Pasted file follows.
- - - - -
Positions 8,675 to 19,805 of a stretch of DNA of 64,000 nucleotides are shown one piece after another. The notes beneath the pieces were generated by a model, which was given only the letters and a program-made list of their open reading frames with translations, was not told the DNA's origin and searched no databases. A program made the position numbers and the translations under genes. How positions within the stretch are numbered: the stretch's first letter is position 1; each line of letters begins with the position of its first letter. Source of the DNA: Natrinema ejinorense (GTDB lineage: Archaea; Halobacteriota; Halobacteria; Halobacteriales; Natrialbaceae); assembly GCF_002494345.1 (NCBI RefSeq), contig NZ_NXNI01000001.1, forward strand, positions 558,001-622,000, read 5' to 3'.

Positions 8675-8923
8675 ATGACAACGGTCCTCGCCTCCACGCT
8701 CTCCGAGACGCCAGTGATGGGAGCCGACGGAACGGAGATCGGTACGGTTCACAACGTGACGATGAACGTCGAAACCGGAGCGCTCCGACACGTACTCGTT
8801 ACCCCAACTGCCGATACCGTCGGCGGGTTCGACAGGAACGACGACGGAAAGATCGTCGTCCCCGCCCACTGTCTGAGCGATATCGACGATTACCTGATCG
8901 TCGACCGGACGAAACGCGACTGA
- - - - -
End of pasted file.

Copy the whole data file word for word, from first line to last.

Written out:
Positions 8,675 to 19,805 of a stretch of DNA of 64,000 nucleotides are shown one piece after another. The notes beneath the pieces were generated by a model, which was given only the letters and a program-made list of their open reading frames with translations, was not told the DNA's origin and searched no databases. A program made the position numbers and the translations under genes. How positions within the stretch are numbered: the stretch's first letter is position 1; each line of letters begins with the position of its first letter. Source of the DNA: Natrinema ejinorense (GTDB lineage: Archaea; Halobacteriota; Halobacteria; Halobacteriales; Natrialbaceae); assembly GCF_002494345.1 (NCBI RefSeq), contig NZ_NXNI01000001.1, forward strand, positions 558,001-622,000, read 5' to 3'.

Positions 8675-8923
8675 ATGACAACGGTCCTCGCCTCCACGCT
8701 CTCCGAGACGCCAGTGATGGGAGCCGACGGAACGGAGATCGGTACGGTTCACAACGTGACGATGAACGTCGAAACCGGAGCGCTCCGACACGTACTCGTT
8801 ACCCCAACTGCCGATACCGTCGGCGGGTTCGACAGGAACGACGACGGAAAGATCGTCGTCCCCGCCCACTGTCTGAGCGATATCGACGATTACCTGATCG
8901 TCGACCGGACGAAACGCGACTGA